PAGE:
Bloggers Make Money Charging for Content: Interview With MediaPass CEO Matt Mitchell
MediaPass is service that allows bloggers to choose price points and subscription terms for their content. Taking only mere minutes to implement and helpful support staff available to assist, I decided I needed to get more information from MediaPass CEO Matt Mitchell.
Q: Many bloggers discover that selling banners and links is not the best way to generate revenue. What type of blogger is the best fit to cash in on the MediaPass business model?
A: This may sound odd but the answer is most. Yes, some blogs (e.g. finance, parenting, cooking, medical, science, health, fitness etcâ€¦) convert better than others but even the lower converting blogâ€™s subscription pages still far out monetize purely ad-based sites. Take for instance a blog that converts 0.5% of their users that arrive on one of their subscription pages. Our average subscriber spends about $60 with renewals. That means that the effective CPM on those pages is $300, many fold over the ad rates any blog is getting.
Q: Is there any self-evaluation a blogger should perform before signing up?
A: They should simply use their intuition in determining what sections and pieces of content make sense to charge for. Some only charge for their legacy/archived content, some pick entire sections and some pick maybe one in three of their articles (or whatever ratio they would like). Our account managers are trained and can also help them pick.
Q: Are subscriber pages blocked from being crawled by search engines?
Q: How do bloggers get paid?
A: Via check or ACH twice a month. We are updating our platform to pay more often. Will be ready next month.
Q: Will MediaPass work with all blogging platforms?
A: Currently all but blogs hosted by WordPress. I want to be clear about this. MediaPass works perfectly on a blogs that use WordPress as their CMS (as most do) but if they are hosted by WordPress (i.e. their domain name ends in .wordpress.com), we currently donâ€™t support that.
Q: What is your dream plan for Mediapass?
A: Even the smartest blogs and publishers are not experts in online subscription practices as we are. We have created a product that automates much of that expertise. Which is why if a blogger wants our system to do something MediaPass currently doesnâ€™t itâ€™s either b/c A) We will be developing that functionality in the future or b) itâ€™s not a good subscription practice so we donâ€™t let them fall into a trap. B is the most common reason. We think every almost every blog should have some paid element to their site. Blogs that are 100% free donâ€™t make enough money for their efforts. And we want to help power the subscription platform for all of them.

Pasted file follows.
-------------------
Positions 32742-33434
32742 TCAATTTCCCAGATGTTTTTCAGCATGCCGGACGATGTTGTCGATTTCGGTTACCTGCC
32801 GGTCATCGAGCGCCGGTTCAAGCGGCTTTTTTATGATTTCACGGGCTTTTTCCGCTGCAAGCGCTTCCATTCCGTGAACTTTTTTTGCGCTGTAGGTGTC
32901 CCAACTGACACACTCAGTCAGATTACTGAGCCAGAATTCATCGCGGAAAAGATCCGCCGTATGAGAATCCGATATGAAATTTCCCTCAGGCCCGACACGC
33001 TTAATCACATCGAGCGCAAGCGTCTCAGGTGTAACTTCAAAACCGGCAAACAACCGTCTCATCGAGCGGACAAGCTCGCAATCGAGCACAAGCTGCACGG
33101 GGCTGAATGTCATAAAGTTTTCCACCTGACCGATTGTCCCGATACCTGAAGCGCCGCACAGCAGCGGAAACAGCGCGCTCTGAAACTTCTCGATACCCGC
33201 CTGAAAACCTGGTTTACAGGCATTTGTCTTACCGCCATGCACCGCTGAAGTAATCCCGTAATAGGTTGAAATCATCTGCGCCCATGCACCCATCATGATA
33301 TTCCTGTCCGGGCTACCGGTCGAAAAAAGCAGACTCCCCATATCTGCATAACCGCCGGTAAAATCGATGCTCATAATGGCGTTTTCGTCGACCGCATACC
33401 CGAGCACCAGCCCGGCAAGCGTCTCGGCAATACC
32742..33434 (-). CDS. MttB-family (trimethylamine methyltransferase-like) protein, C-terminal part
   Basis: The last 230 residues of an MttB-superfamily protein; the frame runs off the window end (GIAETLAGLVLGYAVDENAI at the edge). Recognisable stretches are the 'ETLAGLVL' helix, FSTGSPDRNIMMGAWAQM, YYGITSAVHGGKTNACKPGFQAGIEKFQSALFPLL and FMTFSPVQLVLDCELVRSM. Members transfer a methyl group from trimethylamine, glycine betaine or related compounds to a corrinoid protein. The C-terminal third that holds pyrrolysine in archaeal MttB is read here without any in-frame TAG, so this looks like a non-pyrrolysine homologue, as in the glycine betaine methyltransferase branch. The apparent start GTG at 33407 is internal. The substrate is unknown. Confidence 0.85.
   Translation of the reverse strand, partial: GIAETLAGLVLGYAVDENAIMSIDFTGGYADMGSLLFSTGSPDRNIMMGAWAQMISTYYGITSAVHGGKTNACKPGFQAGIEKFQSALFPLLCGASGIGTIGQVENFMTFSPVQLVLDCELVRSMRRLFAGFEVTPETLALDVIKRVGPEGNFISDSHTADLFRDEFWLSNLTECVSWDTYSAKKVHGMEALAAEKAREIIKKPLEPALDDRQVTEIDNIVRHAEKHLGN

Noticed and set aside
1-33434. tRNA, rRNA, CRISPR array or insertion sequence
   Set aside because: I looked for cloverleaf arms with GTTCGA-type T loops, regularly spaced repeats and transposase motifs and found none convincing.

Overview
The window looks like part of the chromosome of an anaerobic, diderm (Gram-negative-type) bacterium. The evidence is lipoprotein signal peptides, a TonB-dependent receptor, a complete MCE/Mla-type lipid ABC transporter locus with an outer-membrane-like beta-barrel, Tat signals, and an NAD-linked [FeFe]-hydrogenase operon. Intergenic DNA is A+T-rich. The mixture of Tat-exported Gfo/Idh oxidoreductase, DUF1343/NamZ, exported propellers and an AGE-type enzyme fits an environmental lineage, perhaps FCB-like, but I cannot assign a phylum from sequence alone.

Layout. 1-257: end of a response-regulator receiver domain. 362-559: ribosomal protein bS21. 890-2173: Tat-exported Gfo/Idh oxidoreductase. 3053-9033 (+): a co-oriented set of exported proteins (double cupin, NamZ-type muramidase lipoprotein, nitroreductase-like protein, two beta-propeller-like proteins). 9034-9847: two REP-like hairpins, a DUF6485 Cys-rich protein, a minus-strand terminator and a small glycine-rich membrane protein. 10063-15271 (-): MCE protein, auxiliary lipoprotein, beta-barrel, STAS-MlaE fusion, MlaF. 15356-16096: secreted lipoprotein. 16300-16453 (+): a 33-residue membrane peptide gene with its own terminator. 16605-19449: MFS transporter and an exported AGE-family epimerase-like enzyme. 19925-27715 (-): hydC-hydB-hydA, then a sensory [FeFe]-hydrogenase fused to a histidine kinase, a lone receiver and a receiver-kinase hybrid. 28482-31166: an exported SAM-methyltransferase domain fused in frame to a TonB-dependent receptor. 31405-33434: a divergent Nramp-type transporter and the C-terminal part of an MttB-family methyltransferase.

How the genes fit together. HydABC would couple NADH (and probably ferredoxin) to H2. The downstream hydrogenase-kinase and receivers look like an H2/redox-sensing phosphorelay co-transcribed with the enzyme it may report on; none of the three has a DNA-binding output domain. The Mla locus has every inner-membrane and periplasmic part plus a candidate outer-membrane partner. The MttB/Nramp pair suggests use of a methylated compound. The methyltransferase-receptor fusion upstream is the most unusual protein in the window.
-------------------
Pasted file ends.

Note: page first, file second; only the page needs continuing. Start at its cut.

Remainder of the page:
Q: What do you say to bloggers who feel the introductory 35% cut MediaPass keeps is steep?
A: Three things: 1) it costs hundreds of thousands and most often millions of dollars to start a sophisticated in-house subscription platform and is equally expensive in upkeep. We handle everything so it is essentially riskless. 2) What many bloggers may not realize is that other ways in which they monetize their site (i.e. ad networks and AdSense) charge them usually between 50-60% and sometimes more. Those companies have fixed but no variable costs to deliver their service. We have both and still charge less. 3) We believe our subscription expertise pays for itself. Meaning in most cases a blogâ€™s subscriptions will be at least 35% higher for having used us. Additionally, if a blog uses us and it doesnâ€™t outyield their current monetization, the solution is pretty simple; stop using MediaPass.
Q: Any success stories you can share?
A: We have multiple. Our publisher terms and conditions donâ€™t give us the right to tell the world who has decided to add subscription elements to their publication. We are close with a site called GameClassroom that has let us mention them on a few occasions. They have increased their eCPM on those pages by over 10X, which appears to be about our average.
Q: Do you offer a solution for a blogger to sell access to one-time content (i.e. – a Web-based ebook)?
A: Yep. We have a pay-per-view (PPV) and they have access to that content forever. We donâ€™t turn it on as an option in their publisher console unless they are doing something like video or an ebook because PPV is usually not the best way for publishers/blogs to maximize revenue.
Iâ€™ve signed up for MediaPass but have not launched it yet. I plan on attempting to use it to make my eBook available in an online format. Iâ€™ll be sure to share the results. Anyone out there give it a try? Let us know in the comments section below.